Commit e8b99bd7 authored by Robbert Krebbers's avatar Robbert Krebbers

Remove CAS loop in release of ticket_lock.

parent 6bb6f29d
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  • Not sure whether my proof can be simplified. The purpose of the exclusive RA is to ensure that the value of owner is not changed in between the read and write in release.

    @zhangz

    Edited by Robbert
  • Impressive, the new release is much more sensible now :) The old CAS loop is (unfortunately) introduced due to my reasoning that two "bump counter by 1" are somewhat symmetric, as well as the fact that I previously used a bundle value pair pointed by a single location instead of a pair of locations.

    For further simplification, I imaged a new invariant like this (based on my previous definition):

      Definition lock_inv (γ1 γ2: gname) (lo ln: loc) (R : iProp Σ) : iProp Σ :=
        (∃ (o n: nat),
          ln ↦ #n ★
           auth_inv γ1 (tickets_inv n) ★
           ((( lo ↦ #o ★ own γ2 (Excl ()) ★ R) ∨ auth_own γ1 (GSet {[ o ]})))%I.

    i.e. moving the lo's ownership to local control. So when we try to release, it is exclusively owned locally which saves the trouble of proving this fact. However, this can mess up the standard lock interface (EDIT: maybe not, we just need to prove locked to be exclusive).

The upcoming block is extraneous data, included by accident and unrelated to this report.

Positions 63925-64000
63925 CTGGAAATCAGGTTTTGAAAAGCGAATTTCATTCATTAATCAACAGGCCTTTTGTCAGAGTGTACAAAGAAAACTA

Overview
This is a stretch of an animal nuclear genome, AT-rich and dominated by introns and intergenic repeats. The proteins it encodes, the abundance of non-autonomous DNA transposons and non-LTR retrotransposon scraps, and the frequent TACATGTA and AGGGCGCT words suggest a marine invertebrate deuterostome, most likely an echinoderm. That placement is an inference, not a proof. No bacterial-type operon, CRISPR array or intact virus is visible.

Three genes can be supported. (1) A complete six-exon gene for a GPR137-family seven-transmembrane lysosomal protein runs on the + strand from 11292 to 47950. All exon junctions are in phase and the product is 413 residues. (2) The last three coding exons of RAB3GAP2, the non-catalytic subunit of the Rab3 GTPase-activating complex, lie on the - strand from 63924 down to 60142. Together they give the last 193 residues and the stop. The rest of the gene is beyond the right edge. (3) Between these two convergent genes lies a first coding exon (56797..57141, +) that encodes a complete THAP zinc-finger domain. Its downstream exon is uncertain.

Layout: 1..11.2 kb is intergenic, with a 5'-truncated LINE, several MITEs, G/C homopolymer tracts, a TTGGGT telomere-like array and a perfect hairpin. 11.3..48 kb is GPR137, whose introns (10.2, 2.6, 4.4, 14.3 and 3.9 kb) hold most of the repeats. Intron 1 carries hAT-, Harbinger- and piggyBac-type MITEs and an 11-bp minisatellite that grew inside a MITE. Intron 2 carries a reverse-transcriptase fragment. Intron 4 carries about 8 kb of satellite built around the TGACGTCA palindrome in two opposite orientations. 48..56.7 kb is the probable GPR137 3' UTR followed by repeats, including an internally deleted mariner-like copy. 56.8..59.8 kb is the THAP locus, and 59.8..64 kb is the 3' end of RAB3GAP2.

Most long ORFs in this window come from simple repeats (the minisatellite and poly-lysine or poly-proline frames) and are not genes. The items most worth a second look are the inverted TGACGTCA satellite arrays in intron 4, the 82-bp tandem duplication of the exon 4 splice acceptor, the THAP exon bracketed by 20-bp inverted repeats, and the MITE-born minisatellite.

As a side note, I am not sure the motivation behind turning a list of RAs into a product one (However, introducing a pair of ghost names is not very elegant, but it was easier to reason about for me at that time). So I'd like to hear some general comments on whether these two approaches are interchangeable and which one should we prefer in which case.

    Thanks

  • The old CAS loop is (unfortunately) introduced due to my reasoning that two "bump counter by 1" are somewhat symmetric, as well as the fact that I previously used a bundle value pair pointed by a single location instead of a pair of locations.

    I see.

    i.e. moving the lo's ownership to local control. So when we try to release, it is exclusively owned locally which saves the trouble of proving this fact. However, this can mess up the standard lock interface (EDIT: maybe not, we just need to prove locked to be exclusive).

    You can do that, but I am not sure whether it makes it easier: you somehow need to make the locked predicate be aware of the location. You can either do that by defining names to be pairs of locations and ghost names, or by using some ghost state.

    As a side note, I am not sure the motivation behind turning a list of RAs into a product one (However, introducing a pair of ghost names is not very elegant, but it was easier to reason about for me at that time). So I'd like to hear some general comments on whether these two approaches are interchangeable and which one should we prefer in which case.

    Note that in this case, I had to put the exclusive in the auth, so having two different ghost instances would be a bit awkward.

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